Jul 29, 2015
A German-Jewish Holocaust survivor, Nelly Lenz, (the extraordinary Nina Hoss) comes back to Berlin after the war, her burned and disfigured face totally bandaged. She has plastic surgery, choosing to resemble her former self, and not a movie star like her surgeon suggests. Nelly wants to reunite with her German husband, Johnny (Ronald Zehrfeld). She used to be a singer, he a pianist. She comes back to a ravaged Berlin, where her former neighbors are now desperate to survive and to forget and deny everything.
This movie by Christian Petzold is almost pulpy. Phoenix is reminiscent of Eyes Without A Face, 1940s melodramas, of film noir, even of Cabaret. But at the core of this brilliant film is the very real topic of the German reckoning with Nazism.
After refusing to move to Palestine, Nelly stays in Berlin to continue her search for Johnny. She finally finds him, going by a different name, working as a busboy at the Phoenix nightclub. He does not recognize her. Still, it occurs to him that he could use this woman to pretend that she is his returned wife in order to collect her money from reparations. He nicely offers to give her some of it for the ruse.
We are being asked to suspend our disbelief. How can he not recognize her? How can she agree to such a thing? How can she love him? Nelly fabricates an exculpatory fantasy of his not knowing, much like Germans did. Incomprehensibly, she insists on being with him, despite mounting evidence that he betrayed her and that he is abhorrent. Her answer as to why took my breath away.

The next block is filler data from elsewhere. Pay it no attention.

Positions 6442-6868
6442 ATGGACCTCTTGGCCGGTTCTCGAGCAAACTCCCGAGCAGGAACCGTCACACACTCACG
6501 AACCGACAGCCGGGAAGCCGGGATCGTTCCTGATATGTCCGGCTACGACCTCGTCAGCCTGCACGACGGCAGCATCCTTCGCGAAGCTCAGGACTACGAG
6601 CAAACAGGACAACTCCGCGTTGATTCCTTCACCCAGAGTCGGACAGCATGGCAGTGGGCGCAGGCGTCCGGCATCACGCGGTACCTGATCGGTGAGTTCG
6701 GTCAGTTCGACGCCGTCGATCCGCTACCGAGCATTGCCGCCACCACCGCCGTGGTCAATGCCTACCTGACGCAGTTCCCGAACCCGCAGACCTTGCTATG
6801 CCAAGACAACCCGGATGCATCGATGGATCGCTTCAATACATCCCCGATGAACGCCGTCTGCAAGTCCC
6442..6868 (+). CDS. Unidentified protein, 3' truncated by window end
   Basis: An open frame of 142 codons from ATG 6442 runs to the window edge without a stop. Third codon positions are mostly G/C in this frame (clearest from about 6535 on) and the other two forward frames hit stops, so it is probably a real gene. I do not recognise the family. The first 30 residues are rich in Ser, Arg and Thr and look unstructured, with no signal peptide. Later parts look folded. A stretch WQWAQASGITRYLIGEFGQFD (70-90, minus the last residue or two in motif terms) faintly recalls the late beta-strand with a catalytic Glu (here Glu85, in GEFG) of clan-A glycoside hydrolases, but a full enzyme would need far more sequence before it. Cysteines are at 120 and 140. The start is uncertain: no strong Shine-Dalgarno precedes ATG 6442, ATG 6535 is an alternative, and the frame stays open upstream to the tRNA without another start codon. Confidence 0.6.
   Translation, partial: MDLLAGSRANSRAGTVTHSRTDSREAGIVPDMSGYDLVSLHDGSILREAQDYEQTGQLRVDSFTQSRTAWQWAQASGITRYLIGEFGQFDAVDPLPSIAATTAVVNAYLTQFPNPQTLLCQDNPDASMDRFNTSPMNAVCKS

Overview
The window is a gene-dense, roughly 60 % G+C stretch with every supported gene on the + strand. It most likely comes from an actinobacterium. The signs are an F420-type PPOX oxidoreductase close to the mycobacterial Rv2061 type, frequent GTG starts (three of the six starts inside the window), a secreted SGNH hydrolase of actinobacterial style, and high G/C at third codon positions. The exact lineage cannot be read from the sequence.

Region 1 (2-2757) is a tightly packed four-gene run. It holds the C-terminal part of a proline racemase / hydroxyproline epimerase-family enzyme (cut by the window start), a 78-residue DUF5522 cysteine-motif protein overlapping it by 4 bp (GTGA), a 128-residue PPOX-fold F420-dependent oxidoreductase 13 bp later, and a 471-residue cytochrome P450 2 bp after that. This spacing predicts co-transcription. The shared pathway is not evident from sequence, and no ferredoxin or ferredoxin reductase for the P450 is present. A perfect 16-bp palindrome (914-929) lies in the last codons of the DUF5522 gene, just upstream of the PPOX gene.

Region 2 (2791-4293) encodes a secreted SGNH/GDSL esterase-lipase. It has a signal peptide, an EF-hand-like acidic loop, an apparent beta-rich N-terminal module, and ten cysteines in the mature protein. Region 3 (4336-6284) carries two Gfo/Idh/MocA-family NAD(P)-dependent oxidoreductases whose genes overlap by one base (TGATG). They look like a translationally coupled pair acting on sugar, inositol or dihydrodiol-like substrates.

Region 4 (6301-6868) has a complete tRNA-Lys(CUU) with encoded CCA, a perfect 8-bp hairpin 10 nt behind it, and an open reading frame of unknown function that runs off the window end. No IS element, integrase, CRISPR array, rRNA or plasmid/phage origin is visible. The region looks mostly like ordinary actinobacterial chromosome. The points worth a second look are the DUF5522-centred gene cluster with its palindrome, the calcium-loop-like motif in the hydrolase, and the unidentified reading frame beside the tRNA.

The question is: after an inconceivable atrocity such as the Holocaust, how can we not suspend our disbelief? If the Holocaust was possible, this story of burning love is also possible.
Petzold balances the twists of the plot and the moral probing of the story (which is based on a novel) by embracing cinematic genres. Realism is insufficient, it seems, to deal head-on with human atrocity and its consequences. The metaphor of a phoenix not only refers to Nelly, who claws her way back to life through love; but to Germany, and how it rose from the ashes through obfuscation, denial, and silent shame, if not sheer opportunistic profiting. Paradoxically, Petzold's reliance on genre actually strengthens the film's j'accuse. Phoenix is both a terrific movie (a stylized fiction, a cultural artifact), and a powerful indictment of German culpability. It also happens to have one of the best endings I've ever seen on film.
Jul 27, 2015